Credit: Kylie Cooper

Over 100 workers staff Penn's retail dining locations and Falk Dining Commons under Bon Appétit Management Company.

The furloughed employee, who is getting paid $300 a week in unemployment with a $1,600 rent each month, added that they are left with no choice but to search for different employment opportunities. 

“I'm actually filling out other applications for other companies to try to make sure that my family is not going to be put out on the street,” the Falk Dining worker said.

Since March, approximately 20 Bon Appétit dining workers have left their positions in search of paid work.

Another Falk Dining worker, who has been working at the dining hall for 15 years, added that receiving a food bank voucher from a university with a $14.7 billion endowment was especially heartbreaking and demonstrated just how expendable the dining staff really are even at one of the wealthiest institutions in the country.

“For me to get told when I got laid off last [spring], 'Here's a paper that has a list of food banks on it. I hope everything works out for you,' was really insulting, especially when I work at a university which I know is worth millions upon billions," a dining worker said.

Assistant Professor of Legal Studies & Business Ethics Brian Berkey said that there is a strong case for Penn to intervene on behalf of Bon Appétit staff, citing ways to reallocate resources at the administrative level to accommodate vulnerable workers, such as cutting executive pay like President Gutmann's $3.9 million salary.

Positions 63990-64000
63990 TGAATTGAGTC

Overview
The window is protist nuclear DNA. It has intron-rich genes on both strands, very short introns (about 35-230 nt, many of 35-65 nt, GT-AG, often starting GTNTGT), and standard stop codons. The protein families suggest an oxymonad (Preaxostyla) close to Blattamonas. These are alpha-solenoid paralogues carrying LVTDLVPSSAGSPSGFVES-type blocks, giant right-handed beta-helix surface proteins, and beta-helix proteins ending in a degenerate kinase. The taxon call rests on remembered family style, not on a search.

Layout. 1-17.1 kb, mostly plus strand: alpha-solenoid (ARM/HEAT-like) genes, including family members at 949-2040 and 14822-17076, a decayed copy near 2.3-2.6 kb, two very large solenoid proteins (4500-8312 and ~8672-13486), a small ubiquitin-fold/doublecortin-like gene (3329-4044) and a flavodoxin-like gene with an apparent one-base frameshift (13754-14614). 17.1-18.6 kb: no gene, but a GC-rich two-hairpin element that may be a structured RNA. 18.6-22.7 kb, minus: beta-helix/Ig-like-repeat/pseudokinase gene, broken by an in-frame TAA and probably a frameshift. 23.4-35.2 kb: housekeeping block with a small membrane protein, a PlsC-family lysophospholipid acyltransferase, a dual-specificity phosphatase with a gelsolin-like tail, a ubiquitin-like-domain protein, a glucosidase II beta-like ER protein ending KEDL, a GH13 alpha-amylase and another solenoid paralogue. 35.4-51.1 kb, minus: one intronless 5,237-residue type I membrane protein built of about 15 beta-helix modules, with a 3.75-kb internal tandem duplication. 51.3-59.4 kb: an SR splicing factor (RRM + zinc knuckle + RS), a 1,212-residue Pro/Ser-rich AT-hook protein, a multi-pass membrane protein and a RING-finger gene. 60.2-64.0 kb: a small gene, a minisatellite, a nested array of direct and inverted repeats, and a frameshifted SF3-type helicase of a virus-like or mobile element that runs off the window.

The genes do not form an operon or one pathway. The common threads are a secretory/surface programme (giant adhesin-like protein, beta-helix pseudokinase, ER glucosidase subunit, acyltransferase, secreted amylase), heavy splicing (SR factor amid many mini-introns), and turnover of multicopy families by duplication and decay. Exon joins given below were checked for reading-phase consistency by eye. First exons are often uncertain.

"Penn is a very wealthy university, so when deciding what ought to be prioritized, there are good reasons to think that continuing to provide compensation for the lower paid employees should be toward the top of the list of priorities," Berkey said.

While Bon Appétit workers will not receive pay this semester, the 113 dining workers directly employed by Penn are not furloughed and will continue to be paid for their typical 40-hour work week, Lea-Kruger wrote.

The only campus dining facilities open are 1920 Commons, Starbucks at Commons, and Gourmet Grocer, according to her email.

Students and advocacy groups such as the Student Labor Action Project have previously called on the University to reconsider subcontracting over half of its dining workers through Bon Appétit. 

While many Bon Appétit workers are paid under $25 per hour, all five Bon Appétit workers the DP spoke with insisted that dining staff employed by Penn make more money despite working similar jobs. Bon Appétit staff also do not receive a college fund with tax benefits or tuition benefits for their children, both of which are included in Penn Dining staff's benefits.

Some veteran workers for Bon Appétit have considered leaving Bon Appétit to work directly for Penn but said that losing their seniority, which is associated with more pay, is a major deterrent.